ȧY©Y*XªzY}g     :Implicit input of integer U
È                :Function taking an integer X & iteration counter Y as input
 §Y              :  X<=Y?
   ©             :  Logical AND with
    Y*X          :  Y*X
       ª         :  Logical OR with
        zY       :  X floor divided by Y
          }      :End function
           g     :Run that function U times, starting with X=1 & Y=2
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1
  • \$\begingroup\$ ÈzY ªY*X}g seems to work? \$\endgroup\$
    – Neil
    Nov 25, 2020 at 20:05
2
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Perl 5, 51 bytes

sub a{my$n=pop;$n<=1?1:$n>($a=a($n-1))?$a*$n:$a/$n}

Try it online!

sub a {
  my $n=pop;                 # n = input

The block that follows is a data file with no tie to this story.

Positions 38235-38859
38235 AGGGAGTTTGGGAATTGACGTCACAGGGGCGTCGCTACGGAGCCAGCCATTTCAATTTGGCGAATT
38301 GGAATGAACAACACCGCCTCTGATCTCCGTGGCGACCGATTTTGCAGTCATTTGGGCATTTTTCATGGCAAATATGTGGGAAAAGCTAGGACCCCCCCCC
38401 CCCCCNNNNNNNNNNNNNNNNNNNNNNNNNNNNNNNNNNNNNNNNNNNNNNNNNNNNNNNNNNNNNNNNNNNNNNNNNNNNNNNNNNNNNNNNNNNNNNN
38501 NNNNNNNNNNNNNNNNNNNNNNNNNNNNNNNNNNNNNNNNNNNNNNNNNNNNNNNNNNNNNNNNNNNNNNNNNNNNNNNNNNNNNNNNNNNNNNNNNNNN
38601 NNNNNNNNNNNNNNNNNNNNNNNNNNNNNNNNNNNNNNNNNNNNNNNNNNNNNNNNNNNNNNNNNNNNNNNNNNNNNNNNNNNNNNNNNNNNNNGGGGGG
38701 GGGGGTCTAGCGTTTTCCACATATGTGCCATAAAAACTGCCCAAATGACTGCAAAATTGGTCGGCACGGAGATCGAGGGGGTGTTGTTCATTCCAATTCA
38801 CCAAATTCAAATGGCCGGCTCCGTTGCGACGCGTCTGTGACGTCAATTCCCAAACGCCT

$n <= 1           ? 1      # n = 1      → 1
 :$n > ($a=a($n-1)) ? $a*$n  # n > a(n-1) → a(n-1) · n
                    : $a/$n  # n ≤ a(n-1) → ⌊a(n-1) / n⌋ in 'use integer' mode
}
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2
  • 1
    \$\begingroup\$ 50 \$\endgroup\$
    – 640KB
    Nov 25, 2020 at 20:38
  • \$\begingroup\$ @640KB – yes, nice. \$\endgroup\$
    – Kjetil S
    Nov 25, 2020 at 20:54
2
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Charcoal, 17 bytes

F…·²N≔∨∕ψι×ψιψILψ

Try it online! Link is to verbose version of code. Explanation: The string y (ψ) is initialised to a single null byte.

F…·²N

Loop from 2 to n.

≔∨∕ψι×ψιψ

Try dividing the string into i pieces, but if that would result in the empty string, repeat the string i times intead.

ILψ

Output the final length of the string.